After Fulbright, she plans to pursue several projects, including the publication of a docufiction bilingual novel about Vieques, Puerto Rico and the production of her play about Hurricane Maria. She is also considering a graduate degree in theater or Puerto Rican studies. Her ultimate goal is to return to Puerto Rico to live as an artist and perhaps teach at the university level one day.

New Zealand/Aotearoa

The Robin and Avril Winks Award honors the memory of Robin Winks, a founding board member of the Roth Foundation and Yale University history professor, and his New Zealander wife, Avril. The award goes to a Fulbright scholar from New Zealand/Aotearoa who is coming to the U.S. to pursue graduate study. Rebecca Hawkes won the Winks Award for 2023.

Rebecca, a published poet, is currently pursuing her Master’s of Fine Art in Poetry at the University of Michigan. She intends to turn her book-length creative thesis into her second full-length book of poetry to be published both in New Zealand and the US.

Her first book, Meat Lovers, was a collection of poems on food, farming, and queer romantic folly. The new collection will most likely focus on climate change, food systems, environmentalism, as well as expressions of love and care in times of crisis – what she calls queerness and ecology.

After completing the MFA, Rebecca plans to return to New Zealand with newfound teaching skills that will not be limited to academic classrooms, but enable her to better connect with non-poets. She wants to run workshops that bring together poets and environmentalists, and introduce more scientists and laypeople to poetry as a way to express themselves and strengthen communities.


In collaboration with Fulbright Norway, the Roth Foundation grants an award to an American Fulbrighter in Norway every year. The 2024 award went to Leah Balter.

Leah Balter will use this award to support her case study on Norway’s overlapping Covid-19 pandemic and
Ukrainian refugee crisis responses at the University of Bergen. Leah earned her BA in Human Biology from Stanford University with Honors. After completing her Fulbright, she plans to attend medical school and envisions a career as a physician-activist specializing in refugee health.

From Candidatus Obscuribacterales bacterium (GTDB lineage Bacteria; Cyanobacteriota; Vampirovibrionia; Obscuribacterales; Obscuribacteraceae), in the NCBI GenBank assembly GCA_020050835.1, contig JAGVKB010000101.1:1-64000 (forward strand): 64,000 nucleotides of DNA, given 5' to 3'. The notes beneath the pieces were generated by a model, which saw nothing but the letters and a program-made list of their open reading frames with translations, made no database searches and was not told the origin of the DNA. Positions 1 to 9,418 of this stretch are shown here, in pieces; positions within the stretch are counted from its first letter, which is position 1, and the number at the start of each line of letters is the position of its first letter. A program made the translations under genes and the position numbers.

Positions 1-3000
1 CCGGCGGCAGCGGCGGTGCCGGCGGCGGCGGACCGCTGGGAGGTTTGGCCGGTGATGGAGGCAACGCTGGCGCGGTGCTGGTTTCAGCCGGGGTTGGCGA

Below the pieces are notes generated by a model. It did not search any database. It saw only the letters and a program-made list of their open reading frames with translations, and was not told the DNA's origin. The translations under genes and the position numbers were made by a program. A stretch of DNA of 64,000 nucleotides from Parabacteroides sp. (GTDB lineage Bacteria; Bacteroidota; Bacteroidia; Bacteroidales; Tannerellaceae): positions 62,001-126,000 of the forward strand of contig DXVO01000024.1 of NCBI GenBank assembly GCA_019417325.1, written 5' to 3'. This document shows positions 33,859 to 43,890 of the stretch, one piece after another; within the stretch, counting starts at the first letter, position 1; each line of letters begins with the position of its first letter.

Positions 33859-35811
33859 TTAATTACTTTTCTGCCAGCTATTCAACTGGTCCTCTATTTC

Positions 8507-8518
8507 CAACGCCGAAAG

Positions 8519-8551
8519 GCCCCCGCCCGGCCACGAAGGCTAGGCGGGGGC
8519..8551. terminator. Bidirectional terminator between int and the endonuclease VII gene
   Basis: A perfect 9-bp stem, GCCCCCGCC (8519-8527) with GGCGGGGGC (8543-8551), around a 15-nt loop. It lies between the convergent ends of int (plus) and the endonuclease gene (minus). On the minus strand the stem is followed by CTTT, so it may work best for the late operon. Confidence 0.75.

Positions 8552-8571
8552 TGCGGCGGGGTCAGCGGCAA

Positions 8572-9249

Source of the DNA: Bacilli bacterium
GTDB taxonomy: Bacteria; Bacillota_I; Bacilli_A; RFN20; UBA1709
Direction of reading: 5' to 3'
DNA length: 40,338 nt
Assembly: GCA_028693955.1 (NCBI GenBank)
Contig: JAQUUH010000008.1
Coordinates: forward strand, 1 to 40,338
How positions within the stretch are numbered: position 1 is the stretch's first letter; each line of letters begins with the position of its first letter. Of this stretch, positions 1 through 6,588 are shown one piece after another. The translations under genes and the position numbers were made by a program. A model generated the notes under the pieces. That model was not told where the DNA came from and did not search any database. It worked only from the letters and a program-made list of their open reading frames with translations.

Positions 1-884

A generous gift from Ann O. Thomson, whom Lois referred to as her Swedish adoptive mother, provides supplementary project support for American Fulbrighters in Sweden every year. The 2024 Roth-Thomson Awards were presented to Jen Shaneberger and Cassandra Alvariño.

Jen Shaneberger is conducting research for her PhD in International Relations/Comparative Politics with the University of Tennessee-Knoxville. This award will support her research on how political rhetoric impacts migrants’ ability to find and maintain employment in association with Linköping University. She plans to defend her dissertation in November 2024 and submit a chapter for publication in the Journal of International Migration and Integration. Her ultimate career goal is to become a Foreign Service Officer.



Cassandra Alvariño will use this award to support her research on Sweden’s bid to join NATO in association with the Department of Political Science at the University of Gothenburg as part of her dual Master’s degree in European Studies and Political Science at the University of North Carolina at Chapel Hill. She is also planning to pursue a career in diplomacy as a Foreign Service Officer.


The Roth Foundation seeks to reinforce the service rendered by Comisión Fulbright Uruguay by offering supplementary support for projects in the social sciences and humanities, including the visual and performing arts. The 2023 award went to Carina Isbell.

Carina is conducting research on the agroecology movement and its impact on policy in Uruguay. This award will support her transcription and translation needs as she travels to conduct interviews with community members. Having recently completed her Master’s degree in Community Development and Applied Economics from the University of Vermont, Carina intends to pursue a PhD and conduct further research across the Americas in climate resiliency and food chain sustainability.

The Henry And Judith Millon Award

The Henry and Judith Millon Award helps support the residency of a foreign architectural historian at the Center for Advanced Study in the Visual Arts (CASVA), part of the National Gallery of Art in Washington, DC. The award is named after Henry Millon—Roth Foundation founding Roth Foundation Board member and CASVA founder‐director—and his wife, Judy.

We are grieved at the passing of Henry A. Millon in 2018. The program was on hiatus last year, but we look forward to starting up again, with renewed purpose, in 2019.